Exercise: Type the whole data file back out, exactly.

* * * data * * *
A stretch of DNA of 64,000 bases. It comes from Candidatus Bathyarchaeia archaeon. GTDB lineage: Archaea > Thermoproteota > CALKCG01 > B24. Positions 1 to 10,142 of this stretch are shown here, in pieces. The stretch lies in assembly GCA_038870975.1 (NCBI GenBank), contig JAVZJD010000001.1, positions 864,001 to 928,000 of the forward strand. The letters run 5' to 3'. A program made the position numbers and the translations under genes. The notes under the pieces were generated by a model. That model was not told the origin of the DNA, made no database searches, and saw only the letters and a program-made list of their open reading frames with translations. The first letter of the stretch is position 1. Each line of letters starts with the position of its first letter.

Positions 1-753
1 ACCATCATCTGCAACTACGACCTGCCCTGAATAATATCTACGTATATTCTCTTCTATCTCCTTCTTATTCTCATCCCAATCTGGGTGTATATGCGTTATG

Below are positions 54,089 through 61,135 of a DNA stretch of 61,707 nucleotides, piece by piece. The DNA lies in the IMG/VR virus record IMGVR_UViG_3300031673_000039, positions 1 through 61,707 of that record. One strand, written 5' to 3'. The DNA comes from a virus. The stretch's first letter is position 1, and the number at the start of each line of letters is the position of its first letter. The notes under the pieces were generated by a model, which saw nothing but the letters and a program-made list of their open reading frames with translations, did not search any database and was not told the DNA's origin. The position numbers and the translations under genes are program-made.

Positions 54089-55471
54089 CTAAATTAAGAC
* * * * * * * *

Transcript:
A stretch of DNA of 64,000 bases. It comes from Candidatus Bathyarchaeia archaeon. GTDB lineage: Archaea > Thermoproteota > CALKCG01 > B24. Positions 1 to 10,142 of this stretch are shown here, in pieces. The stretch lies in assembly GCA_038870975.1 (NCBI GenBank), contig JAVZJD010000001.1, positions 864,001 to 928,000 of the forward strand. The letters run 5' to 3'. A program made the position numbers and the translations under genes. The notes under the pieces were generated by a model. That model was not told the origin of the DNA, made no database searches, and saw only the letters and a program-made list of their open reading frames with translations. The first letter of the stretch is position 1. Each line of letters starts with the position of its first letter.

Positions 1-753
1 ACCATCATCTGCAACTACGACCTGCCCTGAATAATATCTACGTATATTCTCTTCTATCTCCTTCTTATTCTCATCCCAATCTGGGTGTATATGCGTTATG

Below are positions 54,089 through 61,135 of a DNA stretch of 61,707 nucleotides, piece by piece. The DNA lies in the IMG/VR virus record IMGVR_UViG_3300031673_000039, positions 1 through 61,707 of that record. One strand, written 5' to 3'. The DNA comes from a virus. The stretch's first letter is position 1, and the number at the start of each line of letters is the position of its first letter. The notes under the pieces were generated by a model, which saw nothing but the letters and a program-made list of their open reading frames with translations, did not search any database and was not told the DNA's origin. The position numbers and the translations under genes are program-made.

Positions 54089-55471
54089 CTAAATTAAGAC